Tuesday, 15 June 2010

Bobby Moore, arguably England's greatest football captain

Yesterday I bought a copy of The Times, rather than the Independent (my favourite daily).  I was tempted by the "free" book, Bobby Moore, by The Person Who Knew Him Best Tina Moore (who was married to him for 24 years). My wife groaned as another book was coming into my cluttered library, which does need a good clear out.

In the media there has been much talk of 1966 when we won the World Cup at Wembley and Bobby Moore lifted the Jules Rimet trophy above his team.  I am so glad that I was able to see him play for England at Wembley and for West Ham at Upton Park and against my team at White Hart Lane. He was not my favourite player, as I used to chant "Jimmy for England" on the Tottenham terraces in North London, but I recognized that he had sheer class on the pitch and showed real quality in defence. Cool under pressure and re-assuringly calm when his team were up against tough opposition, he displayed great composure and skill.  I loved the way he used to dribble the ball away from danger around the penalty area and move forward with such authority.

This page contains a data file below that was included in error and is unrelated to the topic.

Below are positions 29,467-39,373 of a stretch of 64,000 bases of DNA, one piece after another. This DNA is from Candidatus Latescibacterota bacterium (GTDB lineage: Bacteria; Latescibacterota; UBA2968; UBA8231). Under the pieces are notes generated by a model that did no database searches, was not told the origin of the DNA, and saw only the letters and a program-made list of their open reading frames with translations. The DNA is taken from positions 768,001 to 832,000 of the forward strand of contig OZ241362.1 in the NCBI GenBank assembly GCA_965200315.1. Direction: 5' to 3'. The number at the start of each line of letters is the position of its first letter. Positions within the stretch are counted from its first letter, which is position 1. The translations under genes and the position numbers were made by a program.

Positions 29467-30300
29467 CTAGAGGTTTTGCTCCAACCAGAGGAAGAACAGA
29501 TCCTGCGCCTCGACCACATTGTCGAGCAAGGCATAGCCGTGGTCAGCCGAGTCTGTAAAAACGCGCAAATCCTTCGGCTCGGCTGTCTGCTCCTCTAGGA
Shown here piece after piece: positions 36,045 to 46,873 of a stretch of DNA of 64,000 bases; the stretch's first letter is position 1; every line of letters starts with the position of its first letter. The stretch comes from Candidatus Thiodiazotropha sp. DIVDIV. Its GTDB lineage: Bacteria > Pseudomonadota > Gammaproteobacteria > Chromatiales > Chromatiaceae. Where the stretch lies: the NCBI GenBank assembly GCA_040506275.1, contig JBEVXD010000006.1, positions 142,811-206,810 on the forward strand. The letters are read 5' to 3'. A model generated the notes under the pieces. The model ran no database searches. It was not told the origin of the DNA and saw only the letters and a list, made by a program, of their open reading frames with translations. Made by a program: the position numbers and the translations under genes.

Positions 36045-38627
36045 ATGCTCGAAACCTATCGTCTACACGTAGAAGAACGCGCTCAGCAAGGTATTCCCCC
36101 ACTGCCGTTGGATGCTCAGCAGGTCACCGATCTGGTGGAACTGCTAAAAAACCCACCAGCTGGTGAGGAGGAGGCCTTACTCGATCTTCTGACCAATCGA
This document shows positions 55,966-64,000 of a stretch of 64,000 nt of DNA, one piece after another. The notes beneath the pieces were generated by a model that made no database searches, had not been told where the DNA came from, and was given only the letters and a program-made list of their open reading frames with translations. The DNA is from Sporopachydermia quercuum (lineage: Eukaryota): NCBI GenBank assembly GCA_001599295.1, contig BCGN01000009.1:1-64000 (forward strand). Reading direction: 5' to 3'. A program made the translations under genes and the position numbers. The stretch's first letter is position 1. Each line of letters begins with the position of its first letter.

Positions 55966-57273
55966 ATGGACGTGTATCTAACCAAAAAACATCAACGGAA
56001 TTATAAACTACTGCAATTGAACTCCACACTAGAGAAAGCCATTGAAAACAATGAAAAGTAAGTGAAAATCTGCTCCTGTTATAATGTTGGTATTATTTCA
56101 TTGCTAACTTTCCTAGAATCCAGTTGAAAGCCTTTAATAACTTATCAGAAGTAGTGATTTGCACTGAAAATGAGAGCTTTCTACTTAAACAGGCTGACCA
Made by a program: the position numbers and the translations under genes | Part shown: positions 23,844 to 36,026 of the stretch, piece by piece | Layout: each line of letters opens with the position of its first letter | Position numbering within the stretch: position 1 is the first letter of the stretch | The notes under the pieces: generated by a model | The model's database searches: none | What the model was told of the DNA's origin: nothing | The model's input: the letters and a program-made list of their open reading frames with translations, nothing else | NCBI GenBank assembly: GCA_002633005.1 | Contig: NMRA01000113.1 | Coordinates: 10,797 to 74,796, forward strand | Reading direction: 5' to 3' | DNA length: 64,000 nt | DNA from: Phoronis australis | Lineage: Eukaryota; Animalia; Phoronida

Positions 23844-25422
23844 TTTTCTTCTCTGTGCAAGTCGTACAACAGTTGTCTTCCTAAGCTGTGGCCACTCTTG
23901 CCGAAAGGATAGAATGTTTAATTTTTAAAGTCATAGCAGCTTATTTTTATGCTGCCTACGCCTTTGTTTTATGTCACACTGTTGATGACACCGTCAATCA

Today we hear about the Bobby Moore Fund because his life was tragically cut short by bowel cancer. 

We can honour his memory by supporting this fund.  He is also honoured by the retired number six shirt billboard at Upton Park and by the bronze statute near the Boleyn ground.

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